Cognitive Genomics: Recent Advances and Current Challenges
- 104 Downloads
Purpose of Review
We review recent progress in uncovering the complex genetic architecture of cognition, arising primarily from genome-wide association studies (GWAS). We explore the genetic correlations between cognitive performance and neuropsychiatric disorders, the genetic and environmental factors associated with age-related cognitive decline, and speculate about the future role of genomics in the understanding of cognitive processes.
Improvements in genomic methods, and the increasing availability of large datasets via consortia cooperation, have led to a greater understanding of the role played by common and rare variants in the genomics of cognition, the highly polygenic basis of cognitive function and dysfunction, and the multiple biological processes involved.
Recent research has aided in our understanding of the complex biological nature of genomics of cognition. Further development of data banks and techniques to analyze this data hold significant promise for understanding cognitive ability, and for treating cognitively related disability.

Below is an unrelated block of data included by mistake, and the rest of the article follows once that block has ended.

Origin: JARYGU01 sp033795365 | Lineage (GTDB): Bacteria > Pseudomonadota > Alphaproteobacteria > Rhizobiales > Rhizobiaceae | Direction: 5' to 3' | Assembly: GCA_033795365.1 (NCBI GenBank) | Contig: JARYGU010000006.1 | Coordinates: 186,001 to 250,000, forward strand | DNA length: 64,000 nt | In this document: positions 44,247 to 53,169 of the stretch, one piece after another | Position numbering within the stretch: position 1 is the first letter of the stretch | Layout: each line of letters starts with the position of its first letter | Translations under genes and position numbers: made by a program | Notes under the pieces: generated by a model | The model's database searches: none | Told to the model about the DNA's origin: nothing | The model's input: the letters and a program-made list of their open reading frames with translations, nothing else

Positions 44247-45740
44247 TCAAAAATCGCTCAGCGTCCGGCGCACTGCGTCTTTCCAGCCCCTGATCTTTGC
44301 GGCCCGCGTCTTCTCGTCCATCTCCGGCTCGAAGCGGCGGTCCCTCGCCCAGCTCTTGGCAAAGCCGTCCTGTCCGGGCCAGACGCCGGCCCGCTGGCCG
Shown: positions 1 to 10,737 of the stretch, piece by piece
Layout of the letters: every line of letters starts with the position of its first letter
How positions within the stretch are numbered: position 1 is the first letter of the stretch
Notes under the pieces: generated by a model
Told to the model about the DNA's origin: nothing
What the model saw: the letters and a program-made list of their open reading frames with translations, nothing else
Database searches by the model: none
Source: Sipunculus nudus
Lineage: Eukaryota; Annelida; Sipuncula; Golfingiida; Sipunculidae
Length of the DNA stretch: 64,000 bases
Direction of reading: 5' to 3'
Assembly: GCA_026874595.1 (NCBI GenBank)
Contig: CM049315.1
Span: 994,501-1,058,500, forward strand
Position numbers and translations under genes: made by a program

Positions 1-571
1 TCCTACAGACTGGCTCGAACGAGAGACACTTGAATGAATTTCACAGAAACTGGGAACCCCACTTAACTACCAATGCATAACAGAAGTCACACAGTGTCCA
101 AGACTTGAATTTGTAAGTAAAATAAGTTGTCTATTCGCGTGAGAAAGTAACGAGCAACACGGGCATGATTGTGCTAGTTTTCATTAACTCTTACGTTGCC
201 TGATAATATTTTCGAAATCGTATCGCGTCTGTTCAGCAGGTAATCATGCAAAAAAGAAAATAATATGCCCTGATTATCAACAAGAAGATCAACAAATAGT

KeywordsCognition Genomics Schizophrenia Aging GWAS Rare variants
Compliance with Ethical Standards
Conflict of Interest
The authors declare that they have no conflicts of interest.
Human and Animal Rights and Informed Consent
This article does not contain any studies with human or animal subjects performed by any of the authors.
Papers of particular interest, published recently, have been highlighted as: • Of importance •• Of major importance
- 3.Plomin R, DeFries JC, McClearn GE, McGuffin P. Behavioral genetics. 4th ed. New York: Worth Publishers; 2001.Google Scholar
- 7.•• Lee JJ, Wedow R, Okbay A, Kong E, Maghzian O, Zacher M, et al. Gene discovery and polygenic prediction from a genome-wide association study of educational attainment in 1.1 million individuals. Nat Genet. 2018;50(8):1112–21. https://doi.org/10.1038/s41588-018-0147-3 This study is the largest GWAS study to date on educational attainment using both public and commerically available data and highlights the role of genes involved in the prenatal brain as well post natal development. CrossRefPubMedPubMedCentralGoogle Scholar